The horrible suspicion that Malcolm Turnbull, far from being the saviour of sensible, moderate, reformist politics in Australia, is a kind of dud version of Tony Abbott, is beginning to become widespread. The inept handling of the tax debate, then Turnbull's own stumbles on tax this week, and his savaging of Labor's negative gearing plan as sending a "wrecking ball" through the property market, were straight from the Abbott playbook, a document heavy on poor process, gaffes, inconsistency and scare campaigns built on slogans. Turnbull even dropped a "we've stopped the boats" last week at a media conference.
When Fairfax's Ross Gittins, who's not merely non-partisan but has seen prime ministers and treasurers of both sides come and go for decades, called Turnbull out yesterday for resembling his predecessor, he summed up a feeling that's no longer contained within the Canberra political class.
Yesterday's "review" of the Safe Schools program, however, signals that the development of a hybrid Malcolm Abbott is happening in other areas. Much of the criticism about Turnbull's failure to demonstrate his progressive beliefs is misplaced. Turnbull gave his all for the cause of an Australian republic nearly 20 years ago; calls for him to make it a priority when he's a Prime Minister without an electoral mandate, and while voters themselves remain diffident about the issue, are unrealistic.
And while the government's climate action policy is currently nonsensical, Turnbull faces a real challenge in establishing an effective policy that won't risk real problems with the denialists on his backbench, one that he probably needs to be armed with an electoral mandate to deal with. On same-sex marriage, Turnbull is in an invidious position: as a peace offering to the Abbott dead-enders and far right, he is maintaining the plebiscite silliness, but the right -- knowing they are going to lose -- are throwing it back in his face by insisting they will ignore the results.
There's no such contextual justification for the Safe Schools "review". This is simple cultural warfare by the extreme right within the Liberals, and it's no surprise to see the likes of Andrew Nikolic and Andrew Hastie involved. Victorian Premier Daniel Andrews nailed it when he said "I don’t think these extreme Liberals are actually offended by the structure of the program, or the teachers who lead it. I just think they’re offended by the kids who need it."
These are politicians who are obsessed with sex -- specifically, people who might be sexually different to their own white middle-aged heterosexual male selves. Obsessed enough that it's all they want to talk about in their partyroom meeting, bandying about terms like "cultural Marxism" because they read it in the paper the other day. Not merely does the idea of alternative forms of sexuality offend them, it terrifies them, because it's yet another symbol of a world that no longer grants automatic ascendancy to men like them. Safe Schools is one more reminder that the planet no longer revolves around them. That its purpose is to protect kids, to prevent them from being bullied, is of no moment; these men were never the ones bullied at school for being different. They've always enjoyed privilege, entitlement, status.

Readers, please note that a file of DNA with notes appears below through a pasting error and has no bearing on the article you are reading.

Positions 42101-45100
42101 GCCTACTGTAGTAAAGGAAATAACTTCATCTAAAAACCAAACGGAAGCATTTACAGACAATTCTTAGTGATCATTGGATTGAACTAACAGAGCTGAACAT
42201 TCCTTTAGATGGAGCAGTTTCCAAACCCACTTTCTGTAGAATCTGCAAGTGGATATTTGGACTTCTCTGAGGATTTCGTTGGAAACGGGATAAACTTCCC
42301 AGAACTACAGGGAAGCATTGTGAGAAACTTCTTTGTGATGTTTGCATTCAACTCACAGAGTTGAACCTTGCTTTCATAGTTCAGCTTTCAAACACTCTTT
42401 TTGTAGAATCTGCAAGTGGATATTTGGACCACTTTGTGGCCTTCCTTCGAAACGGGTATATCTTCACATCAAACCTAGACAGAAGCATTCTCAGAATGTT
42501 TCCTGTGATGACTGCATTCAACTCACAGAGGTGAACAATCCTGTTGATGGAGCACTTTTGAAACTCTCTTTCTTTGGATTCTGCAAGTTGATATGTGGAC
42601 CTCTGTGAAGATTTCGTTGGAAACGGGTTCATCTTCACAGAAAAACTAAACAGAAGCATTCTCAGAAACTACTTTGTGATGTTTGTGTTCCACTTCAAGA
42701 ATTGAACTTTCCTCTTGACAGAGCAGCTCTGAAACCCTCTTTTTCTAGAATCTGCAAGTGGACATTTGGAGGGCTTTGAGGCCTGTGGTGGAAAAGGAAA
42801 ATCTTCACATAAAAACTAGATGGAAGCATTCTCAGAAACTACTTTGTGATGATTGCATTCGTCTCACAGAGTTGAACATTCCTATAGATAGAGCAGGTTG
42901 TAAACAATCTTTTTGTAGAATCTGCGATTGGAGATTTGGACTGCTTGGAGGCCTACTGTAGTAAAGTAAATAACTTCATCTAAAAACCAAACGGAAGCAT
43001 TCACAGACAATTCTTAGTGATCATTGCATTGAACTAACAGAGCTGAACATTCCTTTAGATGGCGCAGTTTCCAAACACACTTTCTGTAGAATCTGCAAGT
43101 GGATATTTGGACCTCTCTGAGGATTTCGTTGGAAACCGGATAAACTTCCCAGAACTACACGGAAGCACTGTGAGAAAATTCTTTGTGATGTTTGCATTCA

Turnbull might think that giving them an inquiry is the smart play -- the inquiry will be controlled by the civil and sensible Education Minister Simon Birmingham. The inquiry will find no, or minor, concerns; further complaints can be addressed by noting the program has been reviewed and all's well.
Except, the review also legitimises this kind of cultural war, a war in which LGBTI kids are collateral damage, just like domestic violence victims are collateral damage in the culture war waged by the likes of Mark Latham and Miranda Devine against their mythical "middle class feminist" enemy. And reviews are never enough for the far right -- their concerns validated, they will push into more areas. For middle-aged white reactionary males, there's always something about the 21st century to be outraged by. In fact, they've barely finished getting upset about the late 20th century.
Turnbull might merely be playing for time -- hold out until the election, then once he has secured victory, move to positions that more closely match his own principles. But if there's one truth we've learnt from recent years and especially from Tony Abbott, it's that it's awfully hard to change your style once you're in power. Abbott could never shed his relentless negativity once he became prime minister. If Malcolm Turnbull thinks he can veer back to the middle after pandering to the right, it might be much harder than he thinks.